Simply say, “Let be be the finale of seem/The only emperor is the emperor of ice cream.”

Chances are his rejoinder won’t be in “boisterous iambic pentameter.”

emperor-illustration

Two Stanzas of Ottava Rima Written in Earshot of a Skate Board Park

Skateboard Wipeout by Robert Mooney

Skateboard Wipeout by Robert Mooney

 

 

I said, ‘It’s certain there is no fine thing   

Since Adam’s fall but needs much labouring.

                                                                      WB Yeats

 

Willie B makes it seem so damned easy,

each iamb in it is appointed place,

but whenever I try it, I feel sleazy,

like a Byron wannabe pissing in the lake.

Yet even to Yeats it didn’t come easy.

A line would take him hours. Better to “break

stones,” he whined, “in all kinds of weather”

than try “to articulate sweet sounds together.”

 

Form versus execution. I hear the clatter

of skateboarders’ failed attempts at competence.

They flip the board, fall off, curse, batter

their knees as they try to perform the tricks

they see on TV — as if mind over matter

weren’t a myth, as if practice makes perfect,

as if talent can be willed. I say

time to shut down this computer, call it a day.

 

Open-Eyed, Laughing: In Memory of Pat Conroy

patAlthough I didn’t know Pat Conroy well at all – maybe five close encounters (including one at our house on Folly Beach) – I was, however, privy to his condition during his last days because while Pat received treatment at MUSC, I met his daughters Megan and Jessica Sunday night for a drink downtown, and they ended up staying with us Monday night at the beach before heading back to Beaufort on Tuesday where Pat passed away.

Even though I only hung with Pat a view times, I could detect the hurt beneath his quick smile and alert eyes. Like many who have suffered bleak childhoods, he viewed life through the blackest of shades and attempted to illuminate that darkness through flashes of sardonic humor. If he hadn’t been a novelist, he could have made a fortune doing stand-up. I certainly hope somebody somewhere has recorded his story about not taking Barbra Streisand’s calls because he thought she was his pal Bernie playing a practical joke.

Pat remembered and cared about you. A year and a half ago when we were visiting Megan at his house at Fripp, Pat told me that I had a good life, that teaching English was a good life. A couple of weeks ago at his house in Beaufort, the first time I’d seen him since, he again asked me about my teaching, if I had retired. He insisted on getting up as Judy and I were leaving.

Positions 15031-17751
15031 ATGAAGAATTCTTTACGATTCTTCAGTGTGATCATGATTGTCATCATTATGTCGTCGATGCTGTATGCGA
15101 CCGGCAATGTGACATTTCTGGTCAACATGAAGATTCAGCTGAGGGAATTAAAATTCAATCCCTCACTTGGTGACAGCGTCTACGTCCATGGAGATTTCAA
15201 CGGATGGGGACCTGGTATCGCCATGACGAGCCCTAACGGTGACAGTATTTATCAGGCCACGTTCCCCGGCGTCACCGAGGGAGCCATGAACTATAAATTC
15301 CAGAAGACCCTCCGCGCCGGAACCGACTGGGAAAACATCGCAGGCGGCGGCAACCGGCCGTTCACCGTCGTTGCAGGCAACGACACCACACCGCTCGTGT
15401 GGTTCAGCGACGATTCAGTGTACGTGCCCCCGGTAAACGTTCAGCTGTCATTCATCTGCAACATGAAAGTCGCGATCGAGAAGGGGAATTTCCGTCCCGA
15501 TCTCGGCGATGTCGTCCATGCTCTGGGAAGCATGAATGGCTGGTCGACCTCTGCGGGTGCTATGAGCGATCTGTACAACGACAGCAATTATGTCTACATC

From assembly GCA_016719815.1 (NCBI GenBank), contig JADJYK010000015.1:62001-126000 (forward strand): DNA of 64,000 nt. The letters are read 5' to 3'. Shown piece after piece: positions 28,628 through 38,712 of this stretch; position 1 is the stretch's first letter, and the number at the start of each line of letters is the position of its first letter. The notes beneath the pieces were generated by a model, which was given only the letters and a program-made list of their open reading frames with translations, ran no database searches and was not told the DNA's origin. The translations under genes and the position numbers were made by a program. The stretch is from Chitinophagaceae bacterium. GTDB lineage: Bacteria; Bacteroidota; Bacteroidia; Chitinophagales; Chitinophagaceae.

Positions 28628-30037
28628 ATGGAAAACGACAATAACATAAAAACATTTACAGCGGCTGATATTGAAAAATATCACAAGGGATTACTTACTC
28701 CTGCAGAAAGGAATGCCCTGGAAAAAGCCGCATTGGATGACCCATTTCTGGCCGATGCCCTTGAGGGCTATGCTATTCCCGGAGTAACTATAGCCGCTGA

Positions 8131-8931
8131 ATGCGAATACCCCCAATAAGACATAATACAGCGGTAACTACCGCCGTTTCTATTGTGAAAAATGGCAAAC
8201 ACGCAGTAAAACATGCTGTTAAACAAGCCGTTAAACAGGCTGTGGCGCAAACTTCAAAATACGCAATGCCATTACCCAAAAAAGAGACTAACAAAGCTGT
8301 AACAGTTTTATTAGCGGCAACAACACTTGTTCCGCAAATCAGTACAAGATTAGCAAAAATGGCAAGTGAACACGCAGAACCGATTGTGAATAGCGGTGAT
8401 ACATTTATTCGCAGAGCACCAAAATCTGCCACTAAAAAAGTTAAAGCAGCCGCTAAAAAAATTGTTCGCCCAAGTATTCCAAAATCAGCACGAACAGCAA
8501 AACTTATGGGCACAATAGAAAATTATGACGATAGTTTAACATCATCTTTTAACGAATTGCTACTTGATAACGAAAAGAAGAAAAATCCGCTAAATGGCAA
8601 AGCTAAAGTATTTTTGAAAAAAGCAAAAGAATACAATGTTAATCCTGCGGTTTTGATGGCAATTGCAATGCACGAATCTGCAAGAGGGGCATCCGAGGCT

He knew he was a goner but was stoic and flashed that quick smile throughout our conversation. Monday night, Megan told me that he had said good-bye to her and her sisters at ICU, and as they were leaving in tears, he added, “Damn, I’m going to be so embarrassed if I don’t die tonight.”

Bingo.

Yeats wrote in his poem “Vacillation” that he tested “everything his [own] hands [had] wrought” according to whether or not it was “suited for such men as come/ Proud, open-eyed, and laughing to the tomb.”

Pat Conroy was such a man.

May he rest in peace and the family he has left behind thrive.

The Mother of Beauty

I saw with my own eyes the Sibyl at Cumae hanging in a cage, and when the boys said to her: “Sibyl, what do you want?” she answered: “I want to die.”

Petronius, The Satyricon.

From man’s blood-sodden heart are sprung
Those branches of the night and day
Where the gaudy moon is hung.
What’s the meaning of all song?
“Let all things pass away.”

Yeats “Vacillation”

 

Death is the mother of beauty, mystical,
Within whose burning bosom we devise
Our earthly mothers waiting, sleeplessly.

Wallace Stevens, “Sunday Morning”

shapeimage_2

In the catalogue of alienations we Late Empire citizens suffer – estrangement from nature, God, our neighbors, ourselves – our estrangement from death is often omitted. We no longer encounter death on a daily basis. Most of us don’t raise chickens to wring their necks, pluck their feathers, excise their entrails. When our loved ones die, we no longer remove their clothes, wash their corpses, and dress them for one last family photo in the parlor.

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Of course, our lack of exposure to death makes it much easier to lock it away down deep in the cellar of our consciousness, which might not be such a bad thing given that nothing’s more life negating than death obsession. On the other hand, our isolation from the cold hard facts our ancestors dealt with – butchering animals, infant mortality, etc. – might have contributed to a delusion many seem to suffer, i.e death is unnatural.

A few years ago, an acquaintance’s father, a man approaching ninety, was lying comatose in a hospital. Each day, on Facebook this acquaintance updated his father’s situation, which, not surprisingly, was rather uneventful – the opening and closing of an eye, a sense from a nurse that the old man experienced discomfort when bathed. My acquaintance and visitors read the Bible to him aloud as they sat and prayed for a miracle. This acquaintance battled his father’s physicians who wanted to transfer him to hospice care while the son perceived opening an eye as a harbinger of “the complete recovery” for which he so ardently prayed.